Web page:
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Motorists Could Be Charged By The Mile As Tax Receipts Drop

Motorists Could Be Charged By The Mile As Tax Receipts Drop

A pay-as-you-go system may be needed to fill the hole left by fuel duty on petrol and diesel cars



UK drivers face being charged by the mile as new changes may be needed to fill the hole left by fuel duty on petrol and diesel cars.

The shift towards electric cars means the tax, which raises £28 billion annually for the Treasury, will need to be replaced.

Chancellor Rishi Sunak may cut fuel duty further during today's (23 March) mini-budget to ease the costs of the living crisis.


But some experts have raised concerns over who will be impacted by the revenue loss, particularly since the government has pushed forward the ban on the sale of new petrol and diesel cars to 2030.

One concept proposed in a recent report from the House of Commons' Transport Committee suggests switching to a pay-as-you-go system.

Per the report: "The Government must set out a range of options to replace fuel duty and vehicle excise duty.

"Those options should be revenue-neutral and not cause drivers, as a whole, to pay more than they do currently.

"One of those options should be a road pricing mechanism that uses telematic technology to charge drivers according to distance driven, factoring in vehicle type and congestion.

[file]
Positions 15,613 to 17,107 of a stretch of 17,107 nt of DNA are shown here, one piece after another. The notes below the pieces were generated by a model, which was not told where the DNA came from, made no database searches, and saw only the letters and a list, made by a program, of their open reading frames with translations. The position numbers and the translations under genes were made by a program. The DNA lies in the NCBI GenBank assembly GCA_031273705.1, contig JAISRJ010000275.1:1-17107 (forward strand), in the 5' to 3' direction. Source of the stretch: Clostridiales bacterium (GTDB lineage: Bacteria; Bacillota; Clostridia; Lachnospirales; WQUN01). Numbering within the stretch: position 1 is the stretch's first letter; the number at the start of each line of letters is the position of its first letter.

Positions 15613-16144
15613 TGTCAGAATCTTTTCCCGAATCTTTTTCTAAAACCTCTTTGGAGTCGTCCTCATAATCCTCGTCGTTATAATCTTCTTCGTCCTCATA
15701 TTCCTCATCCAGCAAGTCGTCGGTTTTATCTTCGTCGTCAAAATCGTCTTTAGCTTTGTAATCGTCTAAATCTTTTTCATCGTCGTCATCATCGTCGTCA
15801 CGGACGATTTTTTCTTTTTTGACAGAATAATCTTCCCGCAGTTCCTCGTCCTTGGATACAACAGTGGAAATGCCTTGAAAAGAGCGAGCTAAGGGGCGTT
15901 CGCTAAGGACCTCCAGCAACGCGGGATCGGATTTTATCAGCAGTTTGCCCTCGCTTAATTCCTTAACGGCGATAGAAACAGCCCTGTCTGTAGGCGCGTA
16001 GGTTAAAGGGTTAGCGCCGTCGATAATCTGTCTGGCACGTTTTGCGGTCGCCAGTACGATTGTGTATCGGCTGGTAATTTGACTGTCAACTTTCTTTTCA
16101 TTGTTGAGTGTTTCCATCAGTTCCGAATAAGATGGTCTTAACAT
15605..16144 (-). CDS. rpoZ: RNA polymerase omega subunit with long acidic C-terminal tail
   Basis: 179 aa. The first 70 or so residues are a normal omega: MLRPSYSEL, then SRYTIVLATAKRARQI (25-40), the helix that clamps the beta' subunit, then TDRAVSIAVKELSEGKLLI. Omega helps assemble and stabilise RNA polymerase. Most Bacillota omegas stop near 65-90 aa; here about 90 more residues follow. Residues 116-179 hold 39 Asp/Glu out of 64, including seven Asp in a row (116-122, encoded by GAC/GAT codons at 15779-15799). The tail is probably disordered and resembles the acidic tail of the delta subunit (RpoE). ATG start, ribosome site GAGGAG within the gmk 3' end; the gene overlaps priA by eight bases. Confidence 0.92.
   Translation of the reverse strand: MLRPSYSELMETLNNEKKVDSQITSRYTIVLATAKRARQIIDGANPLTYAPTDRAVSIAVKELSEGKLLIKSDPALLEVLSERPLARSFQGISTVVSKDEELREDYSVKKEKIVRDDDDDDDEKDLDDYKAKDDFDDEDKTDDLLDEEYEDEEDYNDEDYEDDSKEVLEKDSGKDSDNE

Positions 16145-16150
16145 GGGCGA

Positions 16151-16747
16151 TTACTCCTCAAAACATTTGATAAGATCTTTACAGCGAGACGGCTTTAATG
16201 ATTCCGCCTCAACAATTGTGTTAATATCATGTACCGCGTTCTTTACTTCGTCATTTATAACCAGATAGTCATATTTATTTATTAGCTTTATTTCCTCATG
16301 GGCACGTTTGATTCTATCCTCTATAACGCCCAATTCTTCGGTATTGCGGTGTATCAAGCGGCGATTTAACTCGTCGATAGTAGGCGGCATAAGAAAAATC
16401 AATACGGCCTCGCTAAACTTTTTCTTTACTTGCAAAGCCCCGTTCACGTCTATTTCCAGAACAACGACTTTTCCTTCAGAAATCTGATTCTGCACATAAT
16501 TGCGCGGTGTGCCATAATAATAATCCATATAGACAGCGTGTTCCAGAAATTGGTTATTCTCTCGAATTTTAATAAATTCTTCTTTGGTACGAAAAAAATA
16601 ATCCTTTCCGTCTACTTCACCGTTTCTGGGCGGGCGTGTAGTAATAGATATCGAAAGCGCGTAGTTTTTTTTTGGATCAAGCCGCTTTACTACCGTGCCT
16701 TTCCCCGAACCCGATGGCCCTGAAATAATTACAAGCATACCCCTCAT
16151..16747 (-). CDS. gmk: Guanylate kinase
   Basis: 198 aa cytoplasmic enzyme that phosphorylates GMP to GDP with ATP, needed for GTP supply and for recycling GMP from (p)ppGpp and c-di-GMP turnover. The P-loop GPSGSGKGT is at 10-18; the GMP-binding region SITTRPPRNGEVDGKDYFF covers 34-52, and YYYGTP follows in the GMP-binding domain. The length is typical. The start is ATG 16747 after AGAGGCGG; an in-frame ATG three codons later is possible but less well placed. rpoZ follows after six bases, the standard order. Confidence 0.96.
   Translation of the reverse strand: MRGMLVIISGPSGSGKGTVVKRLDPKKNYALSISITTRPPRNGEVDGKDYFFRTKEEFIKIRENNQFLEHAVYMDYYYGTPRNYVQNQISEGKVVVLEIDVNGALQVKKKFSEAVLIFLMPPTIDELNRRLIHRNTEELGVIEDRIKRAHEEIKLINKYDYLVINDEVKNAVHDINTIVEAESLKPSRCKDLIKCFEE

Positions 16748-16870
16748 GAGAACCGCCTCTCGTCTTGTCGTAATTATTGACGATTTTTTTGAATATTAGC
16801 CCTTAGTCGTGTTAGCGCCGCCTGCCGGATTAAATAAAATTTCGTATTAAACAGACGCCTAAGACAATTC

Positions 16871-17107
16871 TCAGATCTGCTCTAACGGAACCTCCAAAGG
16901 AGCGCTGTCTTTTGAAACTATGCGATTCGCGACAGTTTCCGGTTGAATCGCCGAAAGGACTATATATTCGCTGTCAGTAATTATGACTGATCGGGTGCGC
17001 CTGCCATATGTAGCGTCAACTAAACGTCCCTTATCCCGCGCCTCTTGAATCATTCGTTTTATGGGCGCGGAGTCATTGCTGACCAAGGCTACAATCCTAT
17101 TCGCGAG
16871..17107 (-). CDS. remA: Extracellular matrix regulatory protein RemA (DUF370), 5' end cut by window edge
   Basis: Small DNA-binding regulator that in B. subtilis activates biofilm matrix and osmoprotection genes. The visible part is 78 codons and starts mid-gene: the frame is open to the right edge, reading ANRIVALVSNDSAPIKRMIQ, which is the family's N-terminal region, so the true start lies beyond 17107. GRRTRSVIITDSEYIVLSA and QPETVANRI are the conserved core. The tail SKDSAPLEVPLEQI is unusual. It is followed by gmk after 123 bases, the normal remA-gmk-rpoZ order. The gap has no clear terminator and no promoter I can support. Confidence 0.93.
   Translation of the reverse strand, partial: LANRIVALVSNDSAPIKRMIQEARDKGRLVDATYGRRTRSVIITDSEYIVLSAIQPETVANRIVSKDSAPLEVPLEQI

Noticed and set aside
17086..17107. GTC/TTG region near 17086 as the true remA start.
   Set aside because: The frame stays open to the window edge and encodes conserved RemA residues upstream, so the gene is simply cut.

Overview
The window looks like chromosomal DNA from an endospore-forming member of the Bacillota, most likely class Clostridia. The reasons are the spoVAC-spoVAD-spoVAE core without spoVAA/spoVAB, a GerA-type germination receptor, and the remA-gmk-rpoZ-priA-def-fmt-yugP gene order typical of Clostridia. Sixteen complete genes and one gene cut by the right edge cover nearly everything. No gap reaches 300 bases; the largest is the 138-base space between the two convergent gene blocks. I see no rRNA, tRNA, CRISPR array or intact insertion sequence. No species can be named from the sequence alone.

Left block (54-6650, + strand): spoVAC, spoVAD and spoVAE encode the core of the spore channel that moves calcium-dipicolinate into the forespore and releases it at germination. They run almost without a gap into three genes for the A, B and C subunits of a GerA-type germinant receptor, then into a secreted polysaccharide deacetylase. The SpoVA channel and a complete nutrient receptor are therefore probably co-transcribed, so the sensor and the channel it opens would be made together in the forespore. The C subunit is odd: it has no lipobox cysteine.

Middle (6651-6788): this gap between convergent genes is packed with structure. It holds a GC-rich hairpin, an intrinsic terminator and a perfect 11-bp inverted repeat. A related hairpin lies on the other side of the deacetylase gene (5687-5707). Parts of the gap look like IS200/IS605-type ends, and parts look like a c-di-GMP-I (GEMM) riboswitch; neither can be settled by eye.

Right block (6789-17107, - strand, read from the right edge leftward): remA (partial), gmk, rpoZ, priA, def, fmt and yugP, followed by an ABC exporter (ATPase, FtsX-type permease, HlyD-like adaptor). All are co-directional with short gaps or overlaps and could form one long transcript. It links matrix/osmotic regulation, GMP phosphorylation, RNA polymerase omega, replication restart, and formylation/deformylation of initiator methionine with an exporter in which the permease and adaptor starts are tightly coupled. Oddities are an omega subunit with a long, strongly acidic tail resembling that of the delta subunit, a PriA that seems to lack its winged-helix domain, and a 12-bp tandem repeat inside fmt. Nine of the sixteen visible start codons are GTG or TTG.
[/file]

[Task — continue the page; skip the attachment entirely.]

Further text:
"If motoring taxation is linked to road usage, the Committee has not seen a viable alternative to a road pricing system based on telematics."

While the proposal aims to ensure drivers pay close to what they do now while addressing declining tax revenues, there are fears the system may not be fair and could discourage the further adoption of electric vehicles.

In response to the report, AA president Edmund King said: "Whilst our polls show many drivers accept the principle of 'pay as you go', they don't trust politicians to deliver a fair system.

"Hence we agree with the Committee that any new taxation proposals should be put forward by a body at arm's length to the Government and any new scheme should be revenue neutral, and we believe the charges should be set independently.


"The committee also says any new system should totally replace fuel duty and VED whereas we believe a transition period would be required to still encourage the take-up of EVs."

The RAC Foundation's director Steve Gooding added: "Drivers choosing to go electric deserve to know what is coming next - particularly if the promise of cheap per-mile running costs is set to be undermined by a future tax change.

"If the Treasury is thinking it can leave this issue for another day but still recoup their losses from EVs, they risk a furious backlash."

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Topics: UK News, Cars